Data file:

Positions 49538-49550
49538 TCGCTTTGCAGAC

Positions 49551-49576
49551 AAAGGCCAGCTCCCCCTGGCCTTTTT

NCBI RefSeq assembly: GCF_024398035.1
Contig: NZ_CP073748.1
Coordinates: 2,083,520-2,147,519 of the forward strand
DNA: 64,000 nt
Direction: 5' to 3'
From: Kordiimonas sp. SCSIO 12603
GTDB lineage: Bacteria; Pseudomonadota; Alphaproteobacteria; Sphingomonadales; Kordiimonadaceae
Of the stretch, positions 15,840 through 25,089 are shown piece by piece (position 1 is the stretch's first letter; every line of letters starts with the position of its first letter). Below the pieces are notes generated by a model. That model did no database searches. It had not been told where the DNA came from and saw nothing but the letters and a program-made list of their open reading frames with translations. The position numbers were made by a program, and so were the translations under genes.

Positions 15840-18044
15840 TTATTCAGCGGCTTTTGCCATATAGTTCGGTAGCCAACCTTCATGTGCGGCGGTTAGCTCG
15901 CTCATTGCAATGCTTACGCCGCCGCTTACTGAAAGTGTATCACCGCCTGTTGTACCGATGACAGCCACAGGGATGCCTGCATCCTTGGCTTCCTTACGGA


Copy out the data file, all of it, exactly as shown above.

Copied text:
Positions 49538-49550
49538 TCGCTTTGCAGAC

Positions 49551-49576
49551 AAAGGCCAGCTCCCCCTGGCCTTTTT

NCBI RefSeq assembly: GCF_024398035.1
Contig: NZ_CP073748.1
Coordinates: 2,083,520-2,147,519 of the forward strand
DNA: 64,000 nt
Direction: 5' to 3'
From: Kordiimonas sp. SCSIO 12603
GTDB lineage: Bacteria; Pseudomonadota; Alphaproteobacteria; Sphingomonadales; Kordiimonadaceae
Of the stretch, positions 15,840 through 25,089 are shown piece by piece (position 1 is the stretch's first letter; every line of letters starts with the position of its first letter). Below the pieces are notes generated by a model. That model did no database searches. It had not been told where the DNA came from and saw nothing but the letters and a program-made list of their open reading frames with translations. The position numbers were made by a program, and so were the translations under genes.

Positions 15840-18044
15840 TTATTCAGCGGCTTTTGCCATATAGTTCGGTAGCCAACCTTCATGTGCGGCGGTTAGCTCG
15901 CTCATTGCAATGCTTACGCCGCCGCTTACTGAAAGTGTATCACCGCCTGTTGTACCGATGACAGCCACAGGGATGCCTGCATCCTTGGCTTCCTTACGGA